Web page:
-Citation_needed-Benedikt Fecher and Gert G. Wagner look at a recent editorial which faced considerable criticism for typecasting researchers who use or build on previous datasets as “research parasites”. They argue that the authors appear to miss the point, not only of data sharing, but of scientific research more broadly. But as problematic as the editorial may be, it points to a wider issue for the scientific community, which is adequate mechanisms for credit and contribution. We could be doing more to provide proper recognition for researchers’ data sharing, data production and data curation efforts.

In a recent editorial in the New England Journal of Medicine, the authors Longo and Drazen critically assessed the concept of data sharing in medicine. Their main concern is that a “new class of research person will emerge” that uses data for their own original research questions. The authors, although indirectly, later refer to this class of researcher as “research parasites”. The label “research parasites” certainly does not reflect the zeitgeist of an increasingly collaborative research and initiatives towards openness and transparency. However, it does reflect many common misconceptions about academic data sharing.

Longo and Drazen make the (valid) point that data might be misinterpreted. On the other hand, misinterpretation might be a matter of insufficient data documentation by primary researchers. Moreover, potential misinterpretation cannot be an argument for not sharing research data.

parasiteImage credit: Parasite growth (Public Domain)

But Longo and Drazen miss the very point of scientific research when they write that the researchers may “even use the data to try to disprove what the original investigators had posited”. It is at the core of the scientific paradigm that researchers take nothing as final truth. This is what Popper proposed in his critical rationalism and Merton in his conceptualization of skepticismLongo’s and Drazan’s requirement to “start with a novel idea, one that is not an obvious extension of the reported work” is simply misleading. Especially medical research (which is the subject of Longo’s and Drazan’s) which has been shown to immensely profit from old ideas through meta-analyses and replication studies that use original datasets.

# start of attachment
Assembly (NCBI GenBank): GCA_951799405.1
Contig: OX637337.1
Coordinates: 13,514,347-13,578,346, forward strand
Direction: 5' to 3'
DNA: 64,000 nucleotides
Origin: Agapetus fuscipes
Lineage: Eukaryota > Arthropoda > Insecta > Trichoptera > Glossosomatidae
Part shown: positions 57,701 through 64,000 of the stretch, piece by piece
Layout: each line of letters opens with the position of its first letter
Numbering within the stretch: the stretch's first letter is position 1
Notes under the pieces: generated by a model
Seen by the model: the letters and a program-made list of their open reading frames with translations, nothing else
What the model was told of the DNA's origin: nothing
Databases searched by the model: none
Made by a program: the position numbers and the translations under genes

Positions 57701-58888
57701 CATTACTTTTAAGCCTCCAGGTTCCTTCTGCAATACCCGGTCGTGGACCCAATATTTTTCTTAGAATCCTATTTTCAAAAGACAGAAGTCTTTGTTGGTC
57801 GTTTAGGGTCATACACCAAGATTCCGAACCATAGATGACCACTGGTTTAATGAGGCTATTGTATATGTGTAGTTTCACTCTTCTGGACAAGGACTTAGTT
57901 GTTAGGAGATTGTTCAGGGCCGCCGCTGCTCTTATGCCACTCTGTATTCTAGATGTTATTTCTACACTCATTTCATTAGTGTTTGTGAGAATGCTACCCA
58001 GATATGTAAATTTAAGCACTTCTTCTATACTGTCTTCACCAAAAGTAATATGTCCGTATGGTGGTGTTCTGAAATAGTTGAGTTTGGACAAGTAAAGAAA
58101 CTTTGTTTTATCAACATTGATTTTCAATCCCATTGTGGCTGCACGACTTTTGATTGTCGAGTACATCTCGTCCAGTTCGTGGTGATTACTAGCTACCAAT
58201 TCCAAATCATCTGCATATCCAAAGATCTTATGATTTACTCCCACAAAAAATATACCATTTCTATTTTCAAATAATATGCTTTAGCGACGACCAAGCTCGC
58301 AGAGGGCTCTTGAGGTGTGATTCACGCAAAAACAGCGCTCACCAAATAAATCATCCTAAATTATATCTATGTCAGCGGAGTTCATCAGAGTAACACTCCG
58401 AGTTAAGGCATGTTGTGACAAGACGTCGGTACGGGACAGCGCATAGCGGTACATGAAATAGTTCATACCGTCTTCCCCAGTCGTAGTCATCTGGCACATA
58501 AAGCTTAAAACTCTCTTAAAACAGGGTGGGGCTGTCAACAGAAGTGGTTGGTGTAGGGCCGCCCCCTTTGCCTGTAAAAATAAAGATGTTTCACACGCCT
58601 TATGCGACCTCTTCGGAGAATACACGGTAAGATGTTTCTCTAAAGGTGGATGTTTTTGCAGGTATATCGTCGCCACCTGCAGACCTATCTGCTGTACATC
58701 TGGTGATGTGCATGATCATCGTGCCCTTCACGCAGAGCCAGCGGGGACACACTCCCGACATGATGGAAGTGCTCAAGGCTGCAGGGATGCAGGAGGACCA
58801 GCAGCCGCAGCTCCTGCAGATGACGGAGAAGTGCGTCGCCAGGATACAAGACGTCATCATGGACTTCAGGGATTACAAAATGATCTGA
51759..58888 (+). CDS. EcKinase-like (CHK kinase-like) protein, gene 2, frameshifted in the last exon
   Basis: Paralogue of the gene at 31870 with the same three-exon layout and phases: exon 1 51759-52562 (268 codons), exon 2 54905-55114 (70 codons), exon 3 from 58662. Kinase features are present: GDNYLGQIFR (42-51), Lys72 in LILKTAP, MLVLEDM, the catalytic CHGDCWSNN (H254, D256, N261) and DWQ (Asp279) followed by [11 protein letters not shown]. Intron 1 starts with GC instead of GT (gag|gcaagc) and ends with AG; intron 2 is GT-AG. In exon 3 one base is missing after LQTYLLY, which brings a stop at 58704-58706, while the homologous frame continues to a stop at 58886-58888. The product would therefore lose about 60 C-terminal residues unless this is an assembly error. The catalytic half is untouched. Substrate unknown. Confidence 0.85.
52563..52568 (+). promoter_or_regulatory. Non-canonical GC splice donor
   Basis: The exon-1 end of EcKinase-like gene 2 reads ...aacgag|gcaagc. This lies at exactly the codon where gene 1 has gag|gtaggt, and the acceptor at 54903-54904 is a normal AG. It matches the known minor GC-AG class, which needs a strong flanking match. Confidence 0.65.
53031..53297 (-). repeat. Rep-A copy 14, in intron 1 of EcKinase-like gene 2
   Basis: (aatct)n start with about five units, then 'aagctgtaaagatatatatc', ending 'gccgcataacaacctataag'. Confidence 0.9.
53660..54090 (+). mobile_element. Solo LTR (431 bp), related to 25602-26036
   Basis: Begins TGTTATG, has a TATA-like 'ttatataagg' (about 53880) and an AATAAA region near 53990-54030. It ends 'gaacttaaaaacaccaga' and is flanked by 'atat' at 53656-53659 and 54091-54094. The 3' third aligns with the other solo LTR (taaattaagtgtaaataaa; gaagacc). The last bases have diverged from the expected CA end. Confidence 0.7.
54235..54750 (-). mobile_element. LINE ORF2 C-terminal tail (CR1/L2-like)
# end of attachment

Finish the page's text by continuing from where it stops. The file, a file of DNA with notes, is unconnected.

However the authors touch upon a valid point: the issue of adequate credit for scientific data sharing. They indicate that the adequate form of recognition for data sharing is co-authorship. They suggest to work “symbiotically, rather than parasitically, with the investigators holding the data, moving the field forward in a way that neither group could have done on its own.” While that is certainly true in particular cases, we argue that co-authorship as the sole instrument for giving credit will unnecessarily restrict the potential of data sharing and can even be to the detriment of the original researcher, for instance if the resulting publications lack quality. And in the case of replication studies, co-authorship makes no scientific sense.

The best instrument for giving “credit where credit is due” would be a much higher appraisal of data sharing by research communities via citations of data sets and the consideration of data “production” in career prospects, funding application and evaluations. With this end in mind, this “new class of research person” is exactly the opposite of a research parasite. This person would be someone who is essential to the scientific enterprise in an increasingly data-intensive and collaborative environment. Longo and Drazen’s editorial however shows that there is still a long way to go before we reach Open Science.

Note: This article gives the views of the author, and not the position of the LSE Impact blog, nor of the London School of Economics. Please review our Comments Policy if you have any concerns on posting a comment below.

About the Authors

Benedikt Fecher of the German Institute for Economic Research (DIW Berlin), is a doctoral researcher at the Humboldt Institute for Internet and Society. The focus of his dissertation is the participation in Open Science Projects.

Gert Wagner is Executive Board Member of the German Institute for Economic Research (DIW Berlin) is Professor of Economics at the Berlin University of Technology (TUB), member of the Executive Board of DIW Berlin, Max Planck Fellow at the MPI for Human Development (Berlin) and  member of the “National Academy of Science and Engineering (acatech)”.

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